Matthew Ratz has ample experience in most thespian matters, but directing community theater is a new avenue for the North Potomac resident. His first official venture is at the helm of the British Players’ production of Ronald Harwood’s “Quartet” from March 9 through 24 at Kensington Town Hall.
The British Players, formerly known as the British Embassy Players, has been performing traditional British theater in the metropolitan area for more than 50 years, first at the British Embassy in D.C., and since 2005, in Kensington.
By day, Ratz, who holds bachelor’s and master’s degrees from the University of Maryland, serves as executive director of On Our Own of Prince George’s County, a mental health and substance use wellness and recovery drop-in center; he previously taught English at Poolesville High School, Montgomery College and Howard University. His wife, Naomi Ratz, is also in the business; she teaches drama and other arts genres at Winston Churchill High School in Potomac, and acts in and directs community theater productions.
In anticipation of his directing debut, Ratz answered CultureSpotMC.com’s questions about his background and his new venture.
What brought you to the metropolitan area?
I came to the area in 2002 (from Woodmere, New York) to attend the University of Maryland College Park. In my sophomore year, I met Naomi; we were both founding members of Kol Sasson, the Jewish a cappella group on campus. We married in 2006, just as she finished her B.A. and I, my master’s degree. Naomi grew up in Silver Spring and much of her family lived in Montgomery County, so we decided to “stay put.”
What were your career aspirations during childhood? What did your family want you to do?
My earliest career aspiration was to be an ice hockey coach. I distinctly remember a drawing of myself that I made when I was 9, and it was me with a ponytail and a beard holding up the Stanley Cup–which is strange because I did not play hockey, or any sport. Looking back, the only thing that came true about that drawing is that I have a beard.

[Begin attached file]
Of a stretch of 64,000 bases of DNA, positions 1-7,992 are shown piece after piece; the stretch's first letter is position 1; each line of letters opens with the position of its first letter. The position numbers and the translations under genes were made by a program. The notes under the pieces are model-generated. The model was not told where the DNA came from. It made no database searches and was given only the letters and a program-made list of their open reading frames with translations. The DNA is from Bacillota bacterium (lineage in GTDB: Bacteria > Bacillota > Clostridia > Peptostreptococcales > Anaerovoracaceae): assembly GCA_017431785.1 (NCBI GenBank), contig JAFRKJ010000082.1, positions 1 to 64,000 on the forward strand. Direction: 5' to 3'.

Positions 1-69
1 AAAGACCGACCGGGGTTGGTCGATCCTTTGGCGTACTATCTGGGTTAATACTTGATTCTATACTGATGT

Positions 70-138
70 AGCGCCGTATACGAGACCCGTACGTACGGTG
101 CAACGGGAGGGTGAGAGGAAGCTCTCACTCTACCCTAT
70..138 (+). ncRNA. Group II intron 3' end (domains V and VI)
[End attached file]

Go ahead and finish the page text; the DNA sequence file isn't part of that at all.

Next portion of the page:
I don’t remember getting pressure from my family to go into one field over another. I studied English literature and film in college, and I remember many conversations about whether that was a “practical” pursuit. Throughout my upbringing, the expectation wasn’t ever to go into a specific field or industry, but doing meaningful and rewarding work was highly valued.
Did you take part in theater in high school and college?
I had a walk-on role in eighth grade in a play called “Happily Ever, Once Upon,” but didn’t take part in any plays in high school. In freshman year at Maryland, I wrote a one-act called “Gossip” that was accepted into the Maryland Original Works Festival. I was taking Theater 101 at the time, so I recruited some classmates to perform with me, and we put on the show in the spring of 2002. Later, while an exchange student at the University of Sheffield in England, I was cast as Baptista in the musical “Kiss Me, Kate.” That was my first exposure to musical theater, and the camaraderie I built with my castmates during that run left an indelible impression on me. I still stay in touch with many of my friends from that production despite our distance.
Did your love of theater inform your teaching English?
Very much. In fact, in my first-year teaching at Poolesville High School, I organized the school’s first-ever Shakespeare Festival. I recruited student volunteers and collaborated with the costume shop at Montgomery College to get some Renaissance costumes, and on April 23 (Shakespeare’s birthday) we roamed the halls reciting soliloquies and sonnets. During the lunch break, we hosted a miniature Renaissance Festival in one of the school’s courtyards. I also used an innovative approach to teaching Shakespeare with my class of 12th graders; I built a unit wherein students studied–in small groups–one of five different Shakespearean works using an approach called Literature Circles. I wrote up a unit summary, and had the article published in the peer-reviewed journal, The Kappa Delta Pi Record.
Do you prefer acting or directing–and why?
I love acting in theatrical and cinematic productions. I love the experience of trying on another person’s “skin” and living life through his eyes. Many people say that acting is like playing pretend, but for me, it’s more like having a short-term vicarious experience; I like to immerse myself in the life and experiences of the fictional character, and I’ve been honored to play some unique characters in my rather short time on stage and screen.